Anne Candido 38:44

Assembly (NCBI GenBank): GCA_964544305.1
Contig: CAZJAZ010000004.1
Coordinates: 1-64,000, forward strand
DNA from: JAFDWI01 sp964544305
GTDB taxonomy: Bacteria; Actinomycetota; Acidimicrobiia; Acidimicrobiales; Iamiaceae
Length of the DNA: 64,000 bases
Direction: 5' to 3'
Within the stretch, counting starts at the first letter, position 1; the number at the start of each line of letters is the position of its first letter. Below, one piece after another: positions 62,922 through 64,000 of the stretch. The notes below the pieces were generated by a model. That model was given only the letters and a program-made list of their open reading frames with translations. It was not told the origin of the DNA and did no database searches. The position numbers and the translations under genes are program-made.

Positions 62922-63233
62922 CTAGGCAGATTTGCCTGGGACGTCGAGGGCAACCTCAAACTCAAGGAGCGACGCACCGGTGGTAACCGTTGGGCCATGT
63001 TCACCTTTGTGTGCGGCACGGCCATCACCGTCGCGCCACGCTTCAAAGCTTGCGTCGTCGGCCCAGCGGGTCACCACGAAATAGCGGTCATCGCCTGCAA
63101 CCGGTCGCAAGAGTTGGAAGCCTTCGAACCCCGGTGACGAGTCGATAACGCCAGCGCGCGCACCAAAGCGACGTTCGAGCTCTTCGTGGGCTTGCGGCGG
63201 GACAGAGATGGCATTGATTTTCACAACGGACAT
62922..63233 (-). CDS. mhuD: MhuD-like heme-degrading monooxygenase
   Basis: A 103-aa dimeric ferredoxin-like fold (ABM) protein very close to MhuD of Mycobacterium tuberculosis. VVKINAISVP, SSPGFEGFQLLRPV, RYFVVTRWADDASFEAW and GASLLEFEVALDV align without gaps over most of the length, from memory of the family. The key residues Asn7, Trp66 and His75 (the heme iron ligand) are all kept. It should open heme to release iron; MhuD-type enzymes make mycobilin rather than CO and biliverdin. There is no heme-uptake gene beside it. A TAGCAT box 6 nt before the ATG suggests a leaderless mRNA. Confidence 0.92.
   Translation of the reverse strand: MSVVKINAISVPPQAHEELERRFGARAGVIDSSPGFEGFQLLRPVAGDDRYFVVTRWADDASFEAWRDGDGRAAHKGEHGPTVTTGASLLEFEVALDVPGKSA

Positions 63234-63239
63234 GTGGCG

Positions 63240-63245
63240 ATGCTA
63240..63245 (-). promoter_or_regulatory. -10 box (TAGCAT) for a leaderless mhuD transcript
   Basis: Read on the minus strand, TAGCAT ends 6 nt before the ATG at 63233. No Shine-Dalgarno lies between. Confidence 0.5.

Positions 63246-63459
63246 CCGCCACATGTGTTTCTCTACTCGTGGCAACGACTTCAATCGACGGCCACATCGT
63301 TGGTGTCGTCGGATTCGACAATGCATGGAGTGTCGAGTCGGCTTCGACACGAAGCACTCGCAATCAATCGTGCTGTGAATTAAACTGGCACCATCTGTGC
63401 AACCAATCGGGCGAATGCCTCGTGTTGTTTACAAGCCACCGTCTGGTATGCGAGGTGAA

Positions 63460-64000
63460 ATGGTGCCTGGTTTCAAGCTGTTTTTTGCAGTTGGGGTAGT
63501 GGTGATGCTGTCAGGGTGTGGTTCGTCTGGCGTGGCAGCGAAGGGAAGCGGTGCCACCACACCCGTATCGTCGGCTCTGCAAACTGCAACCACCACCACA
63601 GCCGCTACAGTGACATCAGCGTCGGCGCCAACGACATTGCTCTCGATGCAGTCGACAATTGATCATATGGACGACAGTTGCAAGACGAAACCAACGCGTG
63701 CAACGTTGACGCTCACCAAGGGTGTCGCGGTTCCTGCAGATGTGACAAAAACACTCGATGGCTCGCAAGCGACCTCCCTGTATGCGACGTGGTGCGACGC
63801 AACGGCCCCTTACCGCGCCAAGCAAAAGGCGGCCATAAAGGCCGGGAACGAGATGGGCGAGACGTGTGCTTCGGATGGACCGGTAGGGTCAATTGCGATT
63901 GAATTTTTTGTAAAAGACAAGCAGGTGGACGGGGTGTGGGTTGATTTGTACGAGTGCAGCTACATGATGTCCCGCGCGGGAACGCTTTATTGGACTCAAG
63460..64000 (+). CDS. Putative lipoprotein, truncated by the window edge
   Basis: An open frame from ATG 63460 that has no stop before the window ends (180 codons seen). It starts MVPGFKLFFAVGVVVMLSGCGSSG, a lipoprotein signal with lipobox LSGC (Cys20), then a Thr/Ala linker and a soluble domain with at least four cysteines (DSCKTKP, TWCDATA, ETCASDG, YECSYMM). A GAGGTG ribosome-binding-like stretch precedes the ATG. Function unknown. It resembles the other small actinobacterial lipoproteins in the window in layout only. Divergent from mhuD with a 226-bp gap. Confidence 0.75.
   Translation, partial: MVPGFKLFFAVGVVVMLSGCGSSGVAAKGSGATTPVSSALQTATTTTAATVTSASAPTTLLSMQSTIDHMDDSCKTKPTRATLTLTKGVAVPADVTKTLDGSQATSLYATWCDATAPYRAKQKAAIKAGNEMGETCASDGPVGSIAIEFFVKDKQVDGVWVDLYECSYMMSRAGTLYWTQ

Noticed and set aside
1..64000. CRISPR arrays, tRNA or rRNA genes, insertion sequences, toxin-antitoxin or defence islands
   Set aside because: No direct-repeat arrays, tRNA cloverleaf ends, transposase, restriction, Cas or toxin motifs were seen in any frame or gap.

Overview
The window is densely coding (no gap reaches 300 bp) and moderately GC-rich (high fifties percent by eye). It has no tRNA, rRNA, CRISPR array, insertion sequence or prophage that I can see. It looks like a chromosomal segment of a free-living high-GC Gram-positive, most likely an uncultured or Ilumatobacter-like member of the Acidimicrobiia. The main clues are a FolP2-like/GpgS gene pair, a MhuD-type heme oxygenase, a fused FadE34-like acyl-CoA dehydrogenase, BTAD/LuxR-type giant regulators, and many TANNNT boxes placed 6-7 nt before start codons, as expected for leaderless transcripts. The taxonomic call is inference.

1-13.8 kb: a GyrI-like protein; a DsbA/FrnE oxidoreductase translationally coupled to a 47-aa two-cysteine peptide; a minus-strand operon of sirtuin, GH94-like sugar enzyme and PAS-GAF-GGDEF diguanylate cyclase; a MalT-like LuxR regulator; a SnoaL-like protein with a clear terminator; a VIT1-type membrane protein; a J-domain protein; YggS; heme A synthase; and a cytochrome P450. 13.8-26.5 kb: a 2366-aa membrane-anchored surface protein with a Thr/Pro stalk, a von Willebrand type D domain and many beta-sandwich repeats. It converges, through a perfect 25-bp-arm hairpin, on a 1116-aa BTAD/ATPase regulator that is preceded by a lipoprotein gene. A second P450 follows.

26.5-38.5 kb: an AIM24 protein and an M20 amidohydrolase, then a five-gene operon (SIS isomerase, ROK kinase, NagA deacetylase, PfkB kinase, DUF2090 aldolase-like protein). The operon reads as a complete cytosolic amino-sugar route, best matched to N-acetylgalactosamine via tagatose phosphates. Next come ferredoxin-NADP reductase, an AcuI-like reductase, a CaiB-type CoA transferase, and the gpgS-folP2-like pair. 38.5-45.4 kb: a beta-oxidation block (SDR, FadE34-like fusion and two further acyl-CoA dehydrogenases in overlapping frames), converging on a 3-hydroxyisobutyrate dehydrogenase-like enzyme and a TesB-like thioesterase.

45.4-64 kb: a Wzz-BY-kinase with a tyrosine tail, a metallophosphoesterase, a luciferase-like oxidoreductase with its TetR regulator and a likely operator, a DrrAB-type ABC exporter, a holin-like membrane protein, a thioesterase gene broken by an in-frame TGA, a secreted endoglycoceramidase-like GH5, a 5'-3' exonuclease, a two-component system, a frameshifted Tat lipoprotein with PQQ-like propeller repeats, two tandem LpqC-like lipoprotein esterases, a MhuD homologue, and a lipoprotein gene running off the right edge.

think that’s right now and I think the point you made too, about the perspective is right on to which is, a lot of times these people who are boots on the ground are more in touch, yes. And they can speak from actually a whole higher level of strategic understanding than you can in a lot of ways because especially even if you’re having top to tops, that doesn’t actually get down to what is actually going on directly with your consumer with your customer, your client if you’re not in it on a day to day basis. So it’s absolutely critical that you get those voices which is why we say a lot of times these strategies are built from the bottom up Yes. And then you can then take that insight and then you can have a much more informed strategy because I agree with you that when people feel heard they feel more inclined to get in the boat and row and feel more inspired by the vision now we also here then leadership say this thing’s gonna take forever Yeah, you know, and it does take a little bit more time it’s not a I’m we’re gonna go for a two day off site and we’re going to do the business strategy. This is probably a process that could should take like a couple of months, in order to make sure it is as fun as it needs to be. Then you just need to plan for that. Yes, but also realize too because everybody gets really nervous when they start sharing everything out and they were soliciting feedback that really only about 10% of your organization is going to be provide feedback. And so the most important thing is for people to feel like they had the opportunity to that not necessarily that they are going to engage. So just remember that nuance because it’s really important. Moving on to our next section, which is a marketing smarts moment, and it’s a company or business that we feel or person, frankly, that is exercising and marketing smart or not. And so the one I’m going to talk about is a local area that’s starting to come up here in Norway, and that’s called factory 52. It’s a new build, and it’s coming along pretty quickly. And the reason what I want to talk about this, and this is a common theme for me is the whole idea of community building, and how important that is in order to drive just the humanity of of our world, but also for people to feel like they belong to something. And I feel like this has tremendous amount of extension to everything that we’re trying to do from a business and a brand standpoint. And I mean the proverbial we’re not just me and April, we, but if you think about the way that these things are constructed, so factory 52, like I said, system, Norwood it’s actually the site of the former card manufacturing, us playing card. Yeah. Which is a really awesome claim to fame for Cincinnati. So they’ve converted that whole space. And now it’s, like I said, it’s growing fast. But it started as a bar area called high wire, but now it has fretboard brewery and it has started to build the food court. And it has Jenny’s ice cream. It has a pickleball court now. And then they’re building all these condos around it. So you can kind of see as it’s becoming its own community to some respect, where people can live work and play. When we were there this past Friday, it was a one field where it was more adult oriented, although there was tons of kids there enjoying the night. The next day, I brought my daughter there because we were going to have lunch and we were actually going to go see Sam play soccer and it was right by there. So we’re like, Hey, we’re gonna go have lunch. And actually Krynn enjoyed it just as much from her perspective as a 16 year old, as we did as adults the night before, for different reasons. But she’s like, the food is great, because it’s a little bit more of an eclectic eatery. And then they had Jenny’s ice cream, which is a little bit more of a eclectic ice cream place. But then the space itself and I said, Yeah, you should bring some friends down. And they Fridays, they have a band playing on the grass, and you can have something to eat. And you can go do that. I mean, it’s like a little bit of something for everybody, but in a way that’s intentionally cultivated. And I know we’ve talked about this before. But it’s interesting to see that this theme is continuing to be resurrected, ongoing, and it feels like it’s working, because they are popping up everywhere. So that’s my marketing smarts moment. And the way that I would translate it to businesses is again thinking about the community oriented aspect of your business. So that’s also it’s not just the internal culture part of your community, which is extremely important. But then how does that transcend beyond your walls, into your clients, into your customers into your consumers? And how does that feel cohesively that you’re developing your own sense of this place where people can come in order to get not only the things that you were delivering, but the experience that they’re looking for as well, that keeps people coming back again, and again. So that was really interesting in the fact that it can’t transcend ages, I thought was also very interesting.